In the summer of 1998, the baseball world was captivated by a steroid-assisted home run race, and six-year-old Kris Bryant was in his second season of serious training with his dad. A student at the Ted Williams school of hitting since age five, he was already swinging for the little league fences with the advice, “hit the ball hard and hit it in the air.” We can only imagine the impact, if any, of seeing big leaguers crushing 500-plus foot bombs with unprecedented frequency. But we do know he was a child of the power hitter era, and his natural ability developed into an uppercut swing tailor-made for extra bases.
17 years later, that swing had become an undeniable thing of beauty. Producing Rookie of the Year numbers and generating the majors’ longest blast of 2015 with an exit velocity of 111 mph, Bryant’s approach has certainly been working. Among teammates, his slugging percentage of .488 last year was second only to that of fellow All Star Anthony Rizzo. So the recent announcement that he had worked on flattening his swing to cut down on his nearly 200 strikeouts was a bit of a surprise, especially considering comments he made late in the season.
With a 30.5 percent strikeout percentage and a contact rate of only 66.2 percent as of September, Bryant explained, “Strikeouts are part of my game, and they always have been… Sometimes strikeouts are good because you are working the count and making starting pitchers throw more pitches. I guess it’s easy for people to look at the strikeout numbers and complain. I don’t think about it too much.”
Apparently, though, the offseason provided time for reflection. In an era when steadily rising strikeouts seem to have become an entrenched and accepted part of the game, it appears Kris Bryant is no longer viewing them as a necessary evil. But what effect does a flatter swing really have, and what might tinkering with his mechanics mean for the Cubs?
There’s a reason that strikeouts, as Bryant admitted, had always been part of his game. Ted Williams called hitting a science, and actual physicists agree. The steep uppercut we have often seen from Kris Bryant is a home run swing, commonly understood to maximize lift and power at the expense of high contact rates. Professor of Physics and baseball enthusiast Alan Nathan conducted a detailed analysis to elucidate this tradeoff and the strategic choice a batter makes with each cut.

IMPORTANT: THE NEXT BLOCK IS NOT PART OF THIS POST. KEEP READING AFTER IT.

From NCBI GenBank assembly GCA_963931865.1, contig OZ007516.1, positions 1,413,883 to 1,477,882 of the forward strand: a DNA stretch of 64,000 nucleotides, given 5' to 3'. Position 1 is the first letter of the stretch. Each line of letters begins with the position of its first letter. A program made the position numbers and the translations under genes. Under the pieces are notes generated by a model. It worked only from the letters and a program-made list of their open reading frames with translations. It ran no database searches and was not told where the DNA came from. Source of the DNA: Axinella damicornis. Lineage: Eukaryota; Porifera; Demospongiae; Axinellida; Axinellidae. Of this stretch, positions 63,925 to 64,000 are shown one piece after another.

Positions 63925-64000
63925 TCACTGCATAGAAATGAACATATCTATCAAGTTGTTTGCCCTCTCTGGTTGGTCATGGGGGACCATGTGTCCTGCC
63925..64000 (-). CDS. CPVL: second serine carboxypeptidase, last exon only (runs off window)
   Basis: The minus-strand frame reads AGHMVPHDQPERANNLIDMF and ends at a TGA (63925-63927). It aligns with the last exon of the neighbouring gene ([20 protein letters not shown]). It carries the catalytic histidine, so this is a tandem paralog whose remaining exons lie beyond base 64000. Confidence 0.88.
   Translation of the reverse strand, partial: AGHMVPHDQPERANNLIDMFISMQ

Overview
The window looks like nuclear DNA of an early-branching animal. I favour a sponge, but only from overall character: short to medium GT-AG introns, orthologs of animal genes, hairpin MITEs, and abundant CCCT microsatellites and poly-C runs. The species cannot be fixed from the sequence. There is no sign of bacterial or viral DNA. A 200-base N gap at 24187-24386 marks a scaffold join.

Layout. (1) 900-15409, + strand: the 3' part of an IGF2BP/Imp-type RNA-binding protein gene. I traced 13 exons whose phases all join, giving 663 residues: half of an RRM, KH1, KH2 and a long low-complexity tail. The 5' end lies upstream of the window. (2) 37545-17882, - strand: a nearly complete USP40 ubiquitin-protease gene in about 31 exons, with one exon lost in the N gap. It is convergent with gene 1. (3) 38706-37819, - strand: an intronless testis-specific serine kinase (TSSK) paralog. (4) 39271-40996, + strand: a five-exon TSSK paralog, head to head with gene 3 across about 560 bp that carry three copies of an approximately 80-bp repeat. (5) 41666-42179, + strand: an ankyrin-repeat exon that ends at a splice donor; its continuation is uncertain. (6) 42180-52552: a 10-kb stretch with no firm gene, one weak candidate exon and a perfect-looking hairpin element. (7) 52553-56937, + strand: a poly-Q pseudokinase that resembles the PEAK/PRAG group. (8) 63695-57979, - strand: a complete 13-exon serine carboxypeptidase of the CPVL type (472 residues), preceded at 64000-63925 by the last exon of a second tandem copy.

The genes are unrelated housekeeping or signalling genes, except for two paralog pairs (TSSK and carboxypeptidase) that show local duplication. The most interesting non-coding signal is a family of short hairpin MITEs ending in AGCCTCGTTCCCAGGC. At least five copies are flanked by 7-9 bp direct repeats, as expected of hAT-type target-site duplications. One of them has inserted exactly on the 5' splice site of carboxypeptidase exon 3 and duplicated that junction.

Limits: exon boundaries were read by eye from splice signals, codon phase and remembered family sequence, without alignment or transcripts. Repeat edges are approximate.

Dr. Nathan’s discussion of the optimal swing centers on the attack angle (swing plane) and offset, or the vertical distance between the centers of the ball and bat at contact (basically, where the bat hits the ball). His calculations say a ten degree attack angle and an offset of only 0.5 inches (hitting pretty much squarely) optimize the level swing and result in a high BABIP. The ideal parameters for hitting a ball out of the park, however, are a 24 degree attack angle and a 1.05 inch offset (lifting the ball from underneath). This is the uppercut home run swing.
Clearing the fence with this approach is three times more likely than with the level swing, and a small error in aim will often produce a line drive as consolation. Hence, Nathan poses the question, why not always go for the home run swing? This seems to be the logic of many of today’s hitters. The answer lies in timing, and Nathan quantifies how very forgiving a level swing is compared to a home run swing for timing errors.
With a level attack angle, contact that occurs a few milliseconds late will still happen at the correct offset. This is why contact hitters generally have flatter swings. But with the steep angle of the home run swing, that same timing error makes a huge difference in offset, resulting in a lot of poorly hit or altogether missed balls and creating an on-base probability close to zero. In the eyeblink that can make or break an at bat, forgiveness is crucial.
Hence, the flatter swing is definitely the best bet for getting on base with frequency. Home runs should be less likely, but so should strikeouts. Nathan even suggests that a compromise may be struck with an intermediate attack angle that is more conducive to the long ball but also more generous on timing. Perhaps this balance is what a slightly flattened Kris Bryant swing would aim to accomplish.